Through the rest of the text, which has more philosophical baggage in its references than a sizeable university library, we understand that the project was to subvert iconic film references and images, hence the “western” sound effect sequences, hence the acted out battles and funerals. We also understand that Sepulveda has no time for classical “realistic” documentary. His interest is in working on the multiple coatings of meaning that can be organised in the image as presentation, an original, in this case hopefully collaborative, act of creation, not as a representation. And his politics of cinema, miles away from any well intentioned “do-gooding” documentary about some contemporary Indigenous hero, a school of film he clearly scorns, is based on the idea that his heroes, the alcohol hazed group of buddies he films in the park are representative of a “defiance into death” that is “not only a nihilistic gesture but a highly symbolic act that has historical roots and that reaffirms their insubordination against a political system whose forms of control are based in the conservation of life and the body of the individual. I am referring to Vancouver's unique system of drug and alcohol harm-reduction that exists hand-in-hand with the integrated network of social services such as subsidized housing, community court and welfare cheques.” Uh huh, one thinks. Is there not a bit of revolutionary romanticising going on here?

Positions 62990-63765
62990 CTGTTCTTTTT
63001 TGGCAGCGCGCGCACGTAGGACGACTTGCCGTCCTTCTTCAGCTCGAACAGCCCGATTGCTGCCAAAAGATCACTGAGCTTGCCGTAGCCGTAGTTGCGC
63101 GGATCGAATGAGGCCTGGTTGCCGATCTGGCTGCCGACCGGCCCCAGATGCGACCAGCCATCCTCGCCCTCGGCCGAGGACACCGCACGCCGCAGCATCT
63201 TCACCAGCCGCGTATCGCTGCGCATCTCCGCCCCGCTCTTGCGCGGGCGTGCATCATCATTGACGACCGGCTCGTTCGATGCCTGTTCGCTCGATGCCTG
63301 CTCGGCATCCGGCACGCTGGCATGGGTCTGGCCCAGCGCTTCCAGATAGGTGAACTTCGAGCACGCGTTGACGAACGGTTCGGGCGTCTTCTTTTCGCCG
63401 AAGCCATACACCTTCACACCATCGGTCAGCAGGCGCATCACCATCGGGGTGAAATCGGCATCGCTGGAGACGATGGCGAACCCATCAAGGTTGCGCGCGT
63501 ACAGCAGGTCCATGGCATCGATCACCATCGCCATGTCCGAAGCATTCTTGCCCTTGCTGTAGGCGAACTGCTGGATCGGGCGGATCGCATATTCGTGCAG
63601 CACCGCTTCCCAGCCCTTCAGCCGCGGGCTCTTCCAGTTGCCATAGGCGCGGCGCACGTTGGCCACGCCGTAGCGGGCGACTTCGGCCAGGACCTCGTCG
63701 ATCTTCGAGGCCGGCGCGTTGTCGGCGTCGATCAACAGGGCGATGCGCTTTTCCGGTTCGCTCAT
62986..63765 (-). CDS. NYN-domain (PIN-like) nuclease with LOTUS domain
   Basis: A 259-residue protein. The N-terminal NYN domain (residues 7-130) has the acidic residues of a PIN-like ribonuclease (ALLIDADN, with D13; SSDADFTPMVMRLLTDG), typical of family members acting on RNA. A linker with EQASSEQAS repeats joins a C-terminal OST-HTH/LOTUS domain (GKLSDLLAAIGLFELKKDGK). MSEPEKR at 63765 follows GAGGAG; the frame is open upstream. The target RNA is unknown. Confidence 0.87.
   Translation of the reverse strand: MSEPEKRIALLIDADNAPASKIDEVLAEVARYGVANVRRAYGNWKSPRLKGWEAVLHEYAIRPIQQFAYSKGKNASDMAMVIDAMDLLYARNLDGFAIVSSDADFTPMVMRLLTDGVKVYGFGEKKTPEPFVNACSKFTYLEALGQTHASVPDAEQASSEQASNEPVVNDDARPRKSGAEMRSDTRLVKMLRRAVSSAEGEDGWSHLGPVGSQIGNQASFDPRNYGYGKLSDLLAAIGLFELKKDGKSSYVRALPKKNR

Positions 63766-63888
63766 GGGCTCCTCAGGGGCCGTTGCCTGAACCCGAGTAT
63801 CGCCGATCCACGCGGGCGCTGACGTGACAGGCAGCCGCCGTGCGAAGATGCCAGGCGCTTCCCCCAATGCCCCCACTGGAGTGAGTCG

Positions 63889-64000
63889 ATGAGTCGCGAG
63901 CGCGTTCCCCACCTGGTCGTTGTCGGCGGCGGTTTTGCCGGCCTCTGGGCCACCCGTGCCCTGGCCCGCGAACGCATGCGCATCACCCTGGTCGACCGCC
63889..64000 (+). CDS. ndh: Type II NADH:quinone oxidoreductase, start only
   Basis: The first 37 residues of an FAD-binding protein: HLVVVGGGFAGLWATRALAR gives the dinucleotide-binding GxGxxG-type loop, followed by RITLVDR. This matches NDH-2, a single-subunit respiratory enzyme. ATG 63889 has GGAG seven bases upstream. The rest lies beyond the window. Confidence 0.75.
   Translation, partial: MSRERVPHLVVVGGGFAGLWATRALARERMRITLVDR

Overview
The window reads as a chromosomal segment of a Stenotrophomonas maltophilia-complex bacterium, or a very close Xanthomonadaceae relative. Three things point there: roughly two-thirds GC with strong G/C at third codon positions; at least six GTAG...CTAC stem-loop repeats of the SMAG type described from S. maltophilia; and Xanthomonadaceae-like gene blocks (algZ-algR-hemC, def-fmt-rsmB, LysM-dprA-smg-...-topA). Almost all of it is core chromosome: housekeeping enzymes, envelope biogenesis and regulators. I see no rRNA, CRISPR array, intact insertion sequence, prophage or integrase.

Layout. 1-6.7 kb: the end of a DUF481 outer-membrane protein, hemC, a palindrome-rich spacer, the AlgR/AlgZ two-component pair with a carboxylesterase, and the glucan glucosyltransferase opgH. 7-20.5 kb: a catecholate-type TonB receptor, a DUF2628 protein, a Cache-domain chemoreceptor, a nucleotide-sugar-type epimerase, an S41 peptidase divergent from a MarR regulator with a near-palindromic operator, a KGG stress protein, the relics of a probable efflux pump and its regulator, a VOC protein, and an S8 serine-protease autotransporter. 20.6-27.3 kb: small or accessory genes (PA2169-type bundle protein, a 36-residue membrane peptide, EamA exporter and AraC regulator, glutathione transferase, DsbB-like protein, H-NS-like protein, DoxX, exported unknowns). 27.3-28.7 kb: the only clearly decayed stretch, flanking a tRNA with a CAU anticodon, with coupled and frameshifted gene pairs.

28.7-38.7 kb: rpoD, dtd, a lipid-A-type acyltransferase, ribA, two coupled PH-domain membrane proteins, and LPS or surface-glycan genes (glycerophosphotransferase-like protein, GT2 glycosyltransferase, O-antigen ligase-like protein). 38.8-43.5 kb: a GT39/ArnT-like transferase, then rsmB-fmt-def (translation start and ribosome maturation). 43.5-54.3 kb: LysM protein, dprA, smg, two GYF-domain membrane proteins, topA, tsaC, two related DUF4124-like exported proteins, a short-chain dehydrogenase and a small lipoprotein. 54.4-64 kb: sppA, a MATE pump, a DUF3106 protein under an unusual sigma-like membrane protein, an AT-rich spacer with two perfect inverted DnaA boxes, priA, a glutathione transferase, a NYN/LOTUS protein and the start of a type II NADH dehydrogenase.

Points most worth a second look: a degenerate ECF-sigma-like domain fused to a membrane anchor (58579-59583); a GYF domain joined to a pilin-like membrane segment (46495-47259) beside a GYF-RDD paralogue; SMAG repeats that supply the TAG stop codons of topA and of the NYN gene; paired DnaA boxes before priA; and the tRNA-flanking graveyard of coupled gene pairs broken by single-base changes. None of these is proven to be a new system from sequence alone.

And to what extent were his buddies in the park party to this intention. He tells us that as part of the preparation of the film he organised some projection-discussions on iconic films. One of the women participants mentioned that she doesn't like documentary because earlier in her life she was filmed in one, and at the end of the process felt screwed. What about now? This introduces the question that always turns up in documentary: in the exchange that is film-making, what does each side get out of the experience? Is there a winner and a loser? Or is the exchange mutual and balanced? This is the “ethics” part of Sepulveda's problematic 130 hours of shoot. I'm not going to venture far onto this terrain because I simply don't have the information necessary to speculate. What Sepulveda got out of the experience is clear and identifiable: aside from a degree and likely ticket to a reasonable job, he has a film that's doing the rounds of the festival circuit with all the gratification and ego massaging that that involves. As for his characters, they have the experience of having participated in the subversion of Hollywood iconography, maybe enjoying a long-running relationship with a Mexican film student. They also got the chance to communicate a bit of their humanity.

Because the best part of Sepulveda's film is not the evocative soundtrack, is not the stilted re-enactments. It's just the parts where people are hanging around being themselves. It's the feeling that you and I have, we spectators, that we could be part of that group. That finally, lying around in the sun on the grass on some downtown Vancouver park isn't such a bad way to spend your time. The light is beautiful, the company is, well, companiable. Maybe that sort of invitation to share a moment, open a break in the limits of our lives so that we can peep into the satisfactions of being with these people, is a precious gift. One that the author didn't even seem to think about. But too bad for him.

Michael Hoare